BREVARD COUNTY, Fla. — Since the beginning of 2022 state and federal wildlife officials have reported 97 manatee deaths.
Brevard County is one area that has seen the greatest impacts on manatee populations this year.
Tom Reinert with FWC Joint Unified Command said he expects those numbers to remain high over the course of the winter.
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“Cold weather over the last week or so has certainly put manatees on the move and they have started to aggregate in greater numbers at their warm water locations.” Reinert said.
Last week FWC reported 16 manatee deaths in one day, with 13 of those deaths reported in Brevard County.
Martine Dewit with the FWC’s Research Institute said the reason for the deaths goes beyond cold temperatures.
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“These animals are compromised. It’s an ongoing starvation event and many of these animals are dealing with sub-optimal nutrition probably for over a year now,” Dewit said.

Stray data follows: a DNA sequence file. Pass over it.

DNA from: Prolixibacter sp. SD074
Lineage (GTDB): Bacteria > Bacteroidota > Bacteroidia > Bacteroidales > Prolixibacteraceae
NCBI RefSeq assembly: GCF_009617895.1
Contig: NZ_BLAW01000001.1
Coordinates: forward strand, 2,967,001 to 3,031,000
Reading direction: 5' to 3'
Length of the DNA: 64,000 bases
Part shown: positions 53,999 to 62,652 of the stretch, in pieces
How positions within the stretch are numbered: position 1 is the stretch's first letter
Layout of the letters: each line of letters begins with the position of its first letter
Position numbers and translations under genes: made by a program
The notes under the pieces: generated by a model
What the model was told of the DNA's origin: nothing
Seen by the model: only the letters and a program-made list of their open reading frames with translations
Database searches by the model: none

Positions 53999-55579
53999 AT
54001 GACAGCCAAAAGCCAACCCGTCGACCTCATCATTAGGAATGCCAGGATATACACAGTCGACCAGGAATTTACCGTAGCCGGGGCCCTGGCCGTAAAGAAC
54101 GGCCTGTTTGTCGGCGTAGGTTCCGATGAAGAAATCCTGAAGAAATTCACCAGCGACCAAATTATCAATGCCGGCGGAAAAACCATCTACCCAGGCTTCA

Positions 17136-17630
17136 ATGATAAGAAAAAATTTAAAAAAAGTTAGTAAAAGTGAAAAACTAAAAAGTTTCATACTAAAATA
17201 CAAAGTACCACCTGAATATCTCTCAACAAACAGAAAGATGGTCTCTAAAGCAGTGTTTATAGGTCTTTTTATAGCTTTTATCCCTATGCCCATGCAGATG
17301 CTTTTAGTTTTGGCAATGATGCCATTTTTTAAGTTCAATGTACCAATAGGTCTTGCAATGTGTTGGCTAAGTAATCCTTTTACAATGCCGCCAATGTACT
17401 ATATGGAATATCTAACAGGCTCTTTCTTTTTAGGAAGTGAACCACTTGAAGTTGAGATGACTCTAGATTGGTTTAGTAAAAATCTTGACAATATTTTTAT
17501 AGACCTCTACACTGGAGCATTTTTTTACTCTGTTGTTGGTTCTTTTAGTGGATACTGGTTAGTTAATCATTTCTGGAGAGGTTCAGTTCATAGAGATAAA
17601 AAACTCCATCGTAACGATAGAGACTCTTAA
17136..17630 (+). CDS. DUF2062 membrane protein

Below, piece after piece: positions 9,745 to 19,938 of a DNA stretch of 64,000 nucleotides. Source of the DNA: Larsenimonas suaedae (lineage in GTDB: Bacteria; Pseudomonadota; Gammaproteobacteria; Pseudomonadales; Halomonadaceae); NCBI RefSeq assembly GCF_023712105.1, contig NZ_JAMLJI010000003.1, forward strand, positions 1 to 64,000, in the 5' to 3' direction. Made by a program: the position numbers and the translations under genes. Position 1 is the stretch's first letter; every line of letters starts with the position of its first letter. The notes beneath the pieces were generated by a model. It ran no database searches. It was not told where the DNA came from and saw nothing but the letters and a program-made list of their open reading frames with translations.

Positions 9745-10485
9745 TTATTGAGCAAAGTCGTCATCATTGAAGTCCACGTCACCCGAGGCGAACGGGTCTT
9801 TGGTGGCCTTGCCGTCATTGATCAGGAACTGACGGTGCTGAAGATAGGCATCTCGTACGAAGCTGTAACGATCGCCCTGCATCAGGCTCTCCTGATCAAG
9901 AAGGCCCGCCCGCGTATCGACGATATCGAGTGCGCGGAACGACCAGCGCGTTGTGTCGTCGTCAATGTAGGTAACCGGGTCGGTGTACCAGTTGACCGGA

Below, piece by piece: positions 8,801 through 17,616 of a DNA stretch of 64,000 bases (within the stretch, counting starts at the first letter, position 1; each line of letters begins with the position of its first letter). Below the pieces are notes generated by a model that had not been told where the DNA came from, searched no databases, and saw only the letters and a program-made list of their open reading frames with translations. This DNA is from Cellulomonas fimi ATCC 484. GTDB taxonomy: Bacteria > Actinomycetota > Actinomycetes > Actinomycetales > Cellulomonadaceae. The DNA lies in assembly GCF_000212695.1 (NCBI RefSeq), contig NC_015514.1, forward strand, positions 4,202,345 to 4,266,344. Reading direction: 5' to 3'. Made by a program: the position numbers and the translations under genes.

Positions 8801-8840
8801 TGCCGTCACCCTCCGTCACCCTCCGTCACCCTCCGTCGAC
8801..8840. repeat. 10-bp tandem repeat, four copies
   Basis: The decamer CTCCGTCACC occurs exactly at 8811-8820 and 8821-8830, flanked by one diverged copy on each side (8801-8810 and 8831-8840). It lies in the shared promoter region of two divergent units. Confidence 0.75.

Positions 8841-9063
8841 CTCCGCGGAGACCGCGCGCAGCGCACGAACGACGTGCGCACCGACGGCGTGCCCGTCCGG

To that end the Joint Unified Command has begun feeding manatees to try to keep manatee populations from dwindling even further.
The pilot program is part of a temporary field response station at FPL’s Cape Canaveral Clean Energy Center.
Read: Manatee feeding experiment starts slowly as cold looms
The area has historically been a warm water refuge for manatees but a decline in seagrass over the past decade combined with algal blooms in the Indian River Lagoon has also contributed to the crisis.
To report injured, distressed or dead manatees contact the FWC Wildlife Alert Hotline at 888-404-3922.
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